I have seen that. The A-12/SR-71 wasn’t purposely built as a launcher - it was a retrofit. I think dropping the vehicle might be a better way.
Boeing seemed to think they figured it out in 1989:
Aviation Week’s version, for what it’s worth, also had the spaceplane being dropped:
The Chinese seem to think its viable. Although, I’m. Little suprised by how close the vertical fins are spaced on their concept.
I guess if the Chinese manage to pull it off, we’ll know supersonic TSTO is a viable concept. Whether the US pulled it off 20 years ago, who
knows... There were quite a few sightings of something large and loud from that time frame (including my own) as well as mystery sonic booms, and
rocket-like rumblings over the desert southwest (Circumstancial but interesting).
I’m struck by the similarities in the Chinese video and the Blackstar and RASCAL rumors. I guess form follows function.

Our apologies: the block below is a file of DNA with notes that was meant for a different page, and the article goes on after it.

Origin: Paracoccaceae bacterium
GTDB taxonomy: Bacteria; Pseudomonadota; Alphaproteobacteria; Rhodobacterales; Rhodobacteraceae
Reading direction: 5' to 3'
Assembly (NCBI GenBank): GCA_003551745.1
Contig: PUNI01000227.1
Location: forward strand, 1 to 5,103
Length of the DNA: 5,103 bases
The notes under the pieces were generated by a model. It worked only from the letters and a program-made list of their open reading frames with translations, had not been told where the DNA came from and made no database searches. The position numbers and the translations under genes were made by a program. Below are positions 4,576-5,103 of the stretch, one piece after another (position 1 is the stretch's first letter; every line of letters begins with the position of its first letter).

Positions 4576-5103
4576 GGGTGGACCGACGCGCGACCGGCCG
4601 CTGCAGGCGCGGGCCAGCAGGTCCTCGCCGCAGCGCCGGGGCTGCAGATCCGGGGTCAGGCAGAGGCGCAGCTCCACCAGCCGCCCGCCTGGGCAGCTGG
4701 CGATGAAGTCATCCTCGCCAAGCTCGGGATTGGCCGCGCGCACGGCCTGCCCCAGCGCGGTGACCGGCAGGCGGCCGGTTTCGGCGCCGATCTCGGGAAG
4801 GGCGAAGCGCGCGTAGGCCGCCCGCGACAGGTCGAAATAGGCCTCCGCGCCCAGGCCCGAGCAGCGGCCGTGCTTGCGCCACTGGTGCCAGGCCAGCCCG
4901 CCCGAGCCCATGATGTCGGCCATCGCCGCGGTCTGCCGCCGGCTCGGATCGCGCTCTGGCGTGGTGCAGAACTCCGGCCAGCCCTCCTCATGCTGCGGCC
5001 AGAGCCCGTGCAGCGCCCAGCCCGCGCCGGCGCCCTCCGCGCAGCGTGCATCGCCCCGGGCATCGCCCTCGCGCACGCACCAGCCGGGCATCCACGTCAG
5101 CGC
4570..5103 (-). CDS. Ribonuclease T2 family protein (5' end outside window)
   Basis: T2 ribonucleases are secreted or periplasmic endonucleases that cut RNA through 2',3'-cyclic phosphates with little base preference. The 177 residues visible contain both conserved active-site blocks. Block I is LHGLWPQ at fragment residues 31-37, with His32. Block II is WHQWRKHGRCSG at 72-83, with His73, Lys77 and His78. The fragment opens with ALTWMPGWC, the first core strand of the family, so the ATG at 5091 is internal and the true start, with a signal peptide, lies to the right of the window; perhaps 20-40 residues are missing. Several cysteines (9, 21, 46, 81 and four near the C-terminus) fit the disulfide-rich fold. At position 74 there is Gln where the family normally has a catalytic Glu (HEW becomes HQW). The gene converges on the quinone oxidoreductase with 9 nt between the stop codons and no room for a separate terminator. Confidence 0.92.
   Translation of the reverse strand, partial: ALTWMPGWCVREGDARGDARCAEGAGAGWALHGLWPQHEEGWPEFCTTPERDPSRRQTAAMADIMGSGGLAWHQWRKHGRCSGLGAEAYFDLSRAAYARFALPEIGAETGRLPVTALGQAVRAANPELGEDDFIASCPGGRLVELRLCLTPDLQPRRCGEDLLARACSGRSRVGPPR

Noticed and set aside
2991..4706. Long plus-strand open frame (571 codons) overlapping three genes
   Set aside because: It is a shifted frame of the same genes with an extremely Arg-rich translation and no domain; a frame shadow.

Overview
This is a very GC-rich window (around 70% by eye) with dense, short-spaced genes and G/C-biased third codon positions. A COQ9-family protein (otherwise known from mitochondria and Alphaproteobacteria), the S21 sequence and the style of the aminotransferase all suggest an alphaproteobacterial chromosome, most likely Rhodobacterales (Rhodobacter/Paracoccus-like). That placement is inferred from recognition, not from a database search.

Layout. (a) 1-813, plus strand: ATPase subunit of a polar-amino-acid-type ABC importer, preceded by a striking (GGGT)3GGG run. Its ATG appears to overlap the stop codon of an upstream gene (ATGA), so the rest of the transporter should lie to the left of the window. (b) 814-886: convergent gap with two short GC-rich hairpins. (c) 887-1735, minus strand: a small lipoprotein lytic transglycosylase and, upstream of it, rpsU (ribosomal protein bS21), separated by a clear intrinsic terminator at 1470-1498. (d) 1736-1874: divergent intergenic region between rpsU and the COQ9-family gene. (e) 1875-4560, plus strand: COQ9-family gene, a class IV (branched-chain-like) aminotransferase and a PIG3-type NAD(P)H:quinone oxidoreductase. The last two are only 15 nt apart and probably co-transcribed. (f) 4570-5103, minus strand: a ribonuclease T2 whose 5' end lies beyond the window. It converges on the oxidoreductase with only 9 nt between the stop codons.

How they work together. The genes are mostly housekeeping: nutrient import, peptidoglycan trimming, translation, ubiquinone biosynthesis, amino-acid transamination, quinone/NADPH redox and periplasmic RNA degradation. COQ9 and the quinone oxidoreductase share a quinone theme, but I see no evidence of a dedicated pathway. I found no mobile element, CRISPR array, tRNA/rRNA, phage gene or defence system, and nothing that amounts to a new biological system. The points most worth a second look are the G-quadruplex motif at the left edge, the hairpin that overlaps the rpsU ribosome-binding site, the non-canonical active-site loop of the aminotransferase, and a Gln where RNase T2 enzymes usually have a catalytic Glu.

Here’s an intersting tidpit from a retired aerospace engineer in response to whether RASCAL was feasible:
“Quite feasible for “"second stage” that was light enough for the F-106 to get to altitude and speed. It was only going to be the “"first
stage” of the launch. In other words, the F-106 would have mounted the launch vehicle on the centerline or under the wing. It would take off,
perform a zoom climb to altitude and launch the missile carrying the satellite. The basic launch events exactly parallels the process used by the
Pegasus launch system, except that Pegasus uses an L-1011 as the launch platform.
Pegasus (rocket) - Wikipedia
So the basic answer to your question is a resounding YES it is feasible.
In the mid-80s when I worked for Martin Marietta we investigated the same concept but for a larger payload and booster than an F-106 could possibly
carry. Our concept was to use a B-58 Hustler as the launch vehicle. It had the advantage if a very heavy duty centerline pylon, long spindly landing
gear, and four J79 afterburning engines. That could get it and it's missile payload to a high supersonic speed at altitude. Unfortunately when we
looked deeper into developing a proof of concept, we found that all B-58s had either been relegated to pedestals at USAF facilities or converted into
scrap metal! The big advantage of the B-58 was the weight of payload (booster and satellite) that could be delivered to the highest possible altitude
and highest possible airspeed at release.”
edit on 19-11-2018 by TheHans because: (no reason given)